President Alar Karis described efforts to introduce a car tax in Estonia as confusing and those behind it of being unable to clearly define its purpose.
"The law hasn't even been written yet, while there are already tax calculators out there so people can get all riled up about how much they will be expected to pay," Karis said in an interview to Maaleht.
"Even the people working on the draft legislation do not know how exactly they should go about laying down this tax. Today the reason is the environment, tomorrow it's tax revenue – it sows confusion."
The president told the paper that he would try to understand the idea behind the tax if someone explained it to him, while the myriad signals being sent out today are rather disturbing and beg several questions. For example, Karis would like to know how revenue from the tax will be used and how much people will need to pay.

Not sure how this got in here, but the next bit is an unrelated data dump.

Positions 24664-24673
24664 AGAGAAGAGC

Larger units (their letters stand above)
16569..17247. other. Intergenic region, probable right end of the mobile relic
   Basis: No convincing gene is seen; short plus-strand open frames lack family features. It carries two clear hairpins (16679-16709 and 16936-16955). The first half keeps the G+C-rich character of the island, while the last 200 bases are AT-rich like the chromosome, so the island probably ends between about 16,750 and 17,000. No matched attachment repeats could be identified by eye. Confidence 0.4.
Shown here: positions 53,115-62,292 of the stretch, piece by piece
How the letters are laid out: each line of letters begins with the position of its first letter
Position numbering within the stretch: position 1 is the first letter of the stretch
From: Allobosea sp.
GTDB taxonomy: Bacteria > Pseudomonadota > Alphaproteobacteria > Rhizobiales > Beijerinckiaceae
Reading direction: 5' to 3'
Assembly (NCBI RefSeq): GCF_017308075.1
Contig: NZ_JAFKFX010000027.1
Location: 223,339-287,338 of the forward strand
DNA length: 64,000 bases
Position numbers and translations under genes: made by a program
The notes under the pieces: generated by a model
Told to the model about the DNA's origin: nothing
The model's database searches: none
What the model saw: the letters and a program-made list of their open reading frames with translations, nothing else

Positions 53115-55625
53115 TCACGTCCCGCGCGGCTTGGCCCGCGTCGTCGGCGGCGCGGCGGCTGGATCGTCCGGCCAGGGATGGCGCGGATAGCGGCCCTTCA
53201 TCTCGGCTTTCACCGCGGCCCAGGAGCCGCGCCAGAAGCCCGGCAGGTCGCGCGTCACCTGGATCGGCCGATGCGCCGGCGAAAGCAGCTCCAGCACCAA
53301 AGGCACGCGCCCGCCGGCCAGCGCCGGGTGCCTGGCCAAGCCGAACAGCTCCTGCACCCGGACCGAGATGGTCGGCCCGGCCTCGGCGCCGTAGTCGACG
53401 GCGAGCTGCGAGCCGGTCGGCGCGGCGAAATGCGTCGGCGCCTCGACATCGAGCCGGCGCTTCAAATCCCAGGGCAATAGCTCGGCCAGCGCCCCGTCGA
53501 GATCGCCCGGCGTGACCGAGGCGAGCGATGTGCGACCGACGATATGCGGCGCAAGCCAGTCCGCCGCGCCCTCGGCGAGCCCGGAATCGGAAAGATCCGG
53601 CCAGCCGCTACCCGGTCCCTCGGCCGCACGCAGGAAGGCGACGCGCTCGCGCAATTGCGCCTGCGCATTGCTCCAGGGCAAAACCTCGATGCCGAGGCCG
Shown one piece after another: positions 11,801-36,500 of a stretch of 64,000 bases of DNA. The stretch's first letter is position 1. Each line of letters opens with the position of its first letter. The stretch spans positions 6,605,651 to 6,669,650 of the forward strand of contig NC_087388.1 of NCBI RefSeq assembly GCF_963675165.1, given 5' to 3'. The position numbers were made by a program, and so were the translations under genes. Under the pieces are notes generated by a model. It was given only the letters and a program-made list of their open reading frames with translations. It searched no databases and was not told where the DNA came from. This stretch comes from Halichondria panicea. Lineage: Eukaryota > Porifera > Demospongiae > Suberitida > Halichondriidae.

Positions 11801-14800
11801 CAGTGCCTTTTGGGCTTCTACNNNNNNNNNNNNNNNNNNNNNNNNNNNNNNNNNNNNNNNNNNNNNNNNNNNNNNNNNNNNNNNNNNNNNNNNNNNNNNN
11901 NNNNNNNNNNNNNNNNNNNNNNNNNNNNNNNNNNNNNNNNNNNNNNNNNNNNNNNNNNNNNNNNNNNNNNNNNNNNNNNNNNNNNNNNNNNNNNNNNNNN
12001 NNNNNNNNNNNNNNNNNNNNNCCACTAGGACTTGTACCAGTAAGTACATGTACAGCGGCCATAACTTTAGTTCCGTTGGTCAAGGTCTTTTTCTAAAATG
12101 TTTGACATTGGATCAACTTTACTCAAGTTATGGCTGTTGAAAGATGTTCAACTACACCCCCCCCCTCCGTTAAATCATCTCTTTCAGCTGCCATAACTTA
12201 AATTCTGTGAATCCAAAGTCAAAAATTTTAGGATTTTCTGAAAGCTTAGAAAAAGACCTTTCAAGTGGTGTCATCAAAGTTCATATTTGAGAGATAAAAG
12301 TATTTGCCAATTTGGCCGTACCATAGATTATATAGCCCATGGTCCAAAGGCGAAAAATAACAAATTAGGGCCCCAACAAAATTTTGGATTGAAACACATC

Coming from the world of science, the president emphasizes in the interview that analysis and facts are needed before something is unveiled. "First having a political idea and only then trying to fit analyses or facts around it is not the way to go about these things."
Harking back to the Riigikogu's spring handling of family benefits and same-sex marriage legislation, Karis said once more that he did not like the fact the bills were tied to a confidence vote in the government to make sure they would be passed. Karis said that he will try to sit down with party leaders before autumn to try and gauge their future plans and how the Riigikogu might move on.
"And if they will carry on as they have, I believe we have a problem," the president said.
Editor: Marcus Turovski